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Creedence Clearwater Revival - Fortunate Son

Some folks are born to wave the flag,
Ooh, they're red, white and blue.
And when the band plays "Hail to the chief",
Ooh, they point the cannon at you, Lord,

It ain't me, it ain't me, I ain't no senator's son, son.
It ain't me, it ain't me; I ain't no fortunate one, no,
Yeah!

Some folks are born silver spoon in hand,
Lord, don't they help themselves, oh.
But when the taxman comes to the door,
Lord, the house looks like a rummage sale, yes,

It ain't me, it ain't me, I ain't no millionaire's son, no.
It ain't me, it ain't me; I ain't no fortunate one, no.

Some folks inherit star spangled eyes,
Ooh, they send you down to war, Lord,
And when you ask them, "How much should we give?"
Ooh, they only answer More! More! More! Yoh,

It ain't me, it ain't me, I ain't no military son, son.
It ain't me, it ain't me; I ain't no fortunate one, one.
It ain't me, it ain't me, I ain't no fortunate one, no no no,
It ain't me, it ain't me, I ain't no fortunate son, no no no,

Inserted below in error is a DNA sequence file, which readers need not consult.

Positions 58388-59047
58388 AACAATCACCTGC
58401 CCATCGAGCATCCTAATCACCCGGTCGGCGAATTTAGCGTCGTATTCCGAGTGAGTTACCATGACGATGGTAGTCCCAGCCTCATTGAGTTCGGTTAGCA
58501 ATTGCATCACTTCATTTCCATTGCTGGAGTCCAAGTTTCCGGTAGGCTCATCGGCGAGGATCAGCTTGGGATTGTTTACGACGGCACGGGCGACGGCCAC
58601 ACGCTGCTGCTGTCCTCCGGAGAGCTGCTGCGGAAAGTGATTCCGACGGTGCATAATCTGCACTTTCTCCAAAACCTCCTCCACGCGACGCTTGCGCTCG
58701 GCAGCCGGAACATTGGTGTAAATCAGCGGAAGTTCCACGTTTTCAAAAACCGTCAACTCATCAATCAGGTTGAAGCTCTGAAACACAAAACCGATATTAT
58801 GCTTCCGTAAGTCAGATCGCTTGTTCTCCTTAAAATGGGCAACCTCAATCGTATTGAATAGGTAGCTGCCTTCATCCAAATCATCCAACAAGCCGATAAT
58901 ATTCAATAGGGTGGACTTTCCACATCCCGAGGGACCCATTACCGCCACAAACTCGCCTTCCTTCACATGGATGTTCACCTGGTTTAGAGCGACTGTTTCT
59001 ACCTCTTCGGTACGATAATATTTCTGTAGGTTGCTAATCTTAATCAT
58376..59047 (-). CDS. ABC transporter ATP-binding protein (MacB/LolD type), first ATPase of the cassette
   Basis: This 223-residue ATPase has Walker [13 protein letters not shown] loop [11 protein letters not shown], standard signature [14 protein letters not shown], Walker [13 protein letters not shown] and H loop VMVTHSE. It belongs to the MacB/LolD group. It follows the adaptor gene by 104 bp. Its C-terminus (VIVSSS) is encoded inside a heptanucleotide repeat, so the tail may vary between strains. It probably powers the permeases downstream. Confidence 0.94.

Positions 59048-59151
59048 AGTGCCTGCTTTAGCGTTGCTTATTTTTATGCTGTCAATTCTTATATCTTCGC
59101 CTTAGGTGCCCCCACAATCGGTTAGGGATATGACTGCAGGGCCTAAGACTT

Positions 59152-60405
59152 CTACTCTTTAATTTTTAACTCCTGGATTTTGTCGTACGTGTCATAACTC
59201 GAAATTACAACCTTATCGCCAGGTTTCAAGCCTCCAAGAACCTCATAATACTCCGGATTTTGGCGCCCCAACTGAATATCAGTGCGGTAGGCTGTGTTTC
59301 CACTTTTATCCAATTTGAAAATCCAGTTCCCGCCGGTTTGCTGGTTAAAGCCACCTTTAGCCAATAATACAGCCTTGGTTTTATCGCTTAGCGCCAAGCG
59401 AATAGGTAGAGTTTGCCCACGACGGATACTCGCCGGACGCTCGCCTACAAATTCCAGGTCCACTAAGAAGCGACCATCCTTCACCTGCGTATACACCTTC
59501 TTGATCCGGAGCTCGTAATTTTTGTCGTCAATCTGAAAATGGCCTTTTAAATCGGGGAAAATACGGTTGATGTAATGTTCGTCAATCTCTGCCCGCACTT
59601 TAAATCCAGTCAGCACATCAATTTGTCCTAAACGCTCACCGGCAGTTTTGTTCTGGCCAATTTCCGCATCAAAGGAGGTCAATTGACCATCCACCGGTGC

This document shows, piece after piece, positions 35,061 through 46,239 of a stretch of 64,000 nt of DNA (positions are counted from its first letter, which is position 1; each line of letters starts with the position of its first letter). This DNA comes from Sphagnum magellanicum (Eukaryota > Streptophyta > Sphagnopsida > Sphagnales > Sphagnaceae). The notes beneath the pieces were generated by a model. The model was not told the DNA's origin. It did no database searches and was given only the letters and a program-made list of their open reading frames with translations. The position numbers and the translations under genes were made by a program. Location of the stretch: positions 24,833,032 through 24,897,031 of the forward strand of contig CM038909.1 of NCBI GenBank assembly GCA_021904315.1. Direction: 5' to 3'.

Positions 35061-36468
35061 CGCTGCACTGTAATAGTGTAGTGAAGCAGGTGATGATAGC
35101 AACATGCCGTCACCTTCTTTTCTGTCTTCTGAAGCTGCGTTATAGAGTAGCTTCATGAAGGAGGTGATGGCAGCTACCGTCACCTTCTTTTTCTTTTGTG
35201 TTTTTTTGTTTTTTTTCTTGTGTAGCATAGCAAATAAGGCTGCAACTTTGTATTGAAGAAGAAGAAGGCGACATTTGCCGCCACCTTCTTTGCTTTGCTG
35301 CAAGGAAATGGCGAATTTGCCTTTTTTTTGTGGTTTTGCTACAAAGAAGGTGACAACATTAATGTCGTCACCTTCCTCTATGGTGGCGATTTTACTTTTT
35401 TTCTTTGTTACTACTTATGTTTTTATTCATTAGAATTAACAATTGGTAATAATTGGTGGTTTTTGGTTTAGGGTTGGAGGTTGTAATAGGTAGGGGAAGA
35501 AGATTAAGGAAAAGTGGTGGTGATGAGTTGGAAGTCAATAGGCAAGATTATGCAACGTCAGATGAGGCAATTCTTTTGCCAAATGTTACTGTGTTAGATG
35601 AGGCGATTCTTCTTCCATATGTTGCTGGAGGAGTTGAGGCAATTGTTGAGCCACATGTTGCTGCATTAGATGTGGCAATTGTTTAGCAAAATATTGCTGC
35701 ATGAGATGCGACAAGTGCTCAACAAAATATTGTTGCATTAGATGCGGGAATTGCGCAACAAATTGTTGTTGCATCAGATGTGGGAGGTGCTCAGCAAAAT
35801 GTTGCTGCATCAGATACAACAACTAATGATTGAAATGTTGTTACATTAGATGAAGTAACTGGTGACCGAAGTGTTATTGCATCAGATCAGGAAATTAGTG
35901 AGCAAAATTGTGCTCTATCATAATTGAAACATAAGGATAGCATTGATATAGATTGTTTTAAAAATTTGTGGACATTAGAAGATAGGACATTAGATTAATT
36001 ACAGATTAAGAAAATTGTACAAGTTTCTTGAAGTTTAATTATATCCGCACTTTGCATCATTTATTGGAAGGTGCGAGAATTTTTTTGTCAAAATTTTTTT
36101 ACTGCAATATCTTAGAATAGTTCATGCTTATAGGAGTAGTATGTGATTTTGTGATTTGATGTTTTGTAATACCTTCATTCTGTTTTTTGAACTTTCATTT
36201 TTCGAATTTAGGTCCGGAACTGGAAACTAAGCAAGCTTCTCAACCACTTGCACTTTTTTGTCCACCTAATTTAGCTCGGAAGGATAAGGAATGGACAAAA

"Fortunate Son" was released as a single in late 1969. Songwriter John Fogerty intended the song as a protest against the Vietnam War. The song is critical of the fortunate sons of those in high places e.g. the political elite and/or the wealthy who are able to avoid the horrors of war for themselves or their relatives by benefiting from their privileged backgrounds. Fogerty says that the song was indirectly inspired by David Eisenhower, the grandson of President Dwight David Eisenhower who married Julie Nixon, the daughter of President Richard Nixon in 1968. Eisenhower did later enlist in the Navy Reserve and served three years on active duty in the early 70s as an officer aboard a US Navy cruiser in the Mediterranean Sea. Fogerty himself was drafted and served six months in various military bases in the United States.

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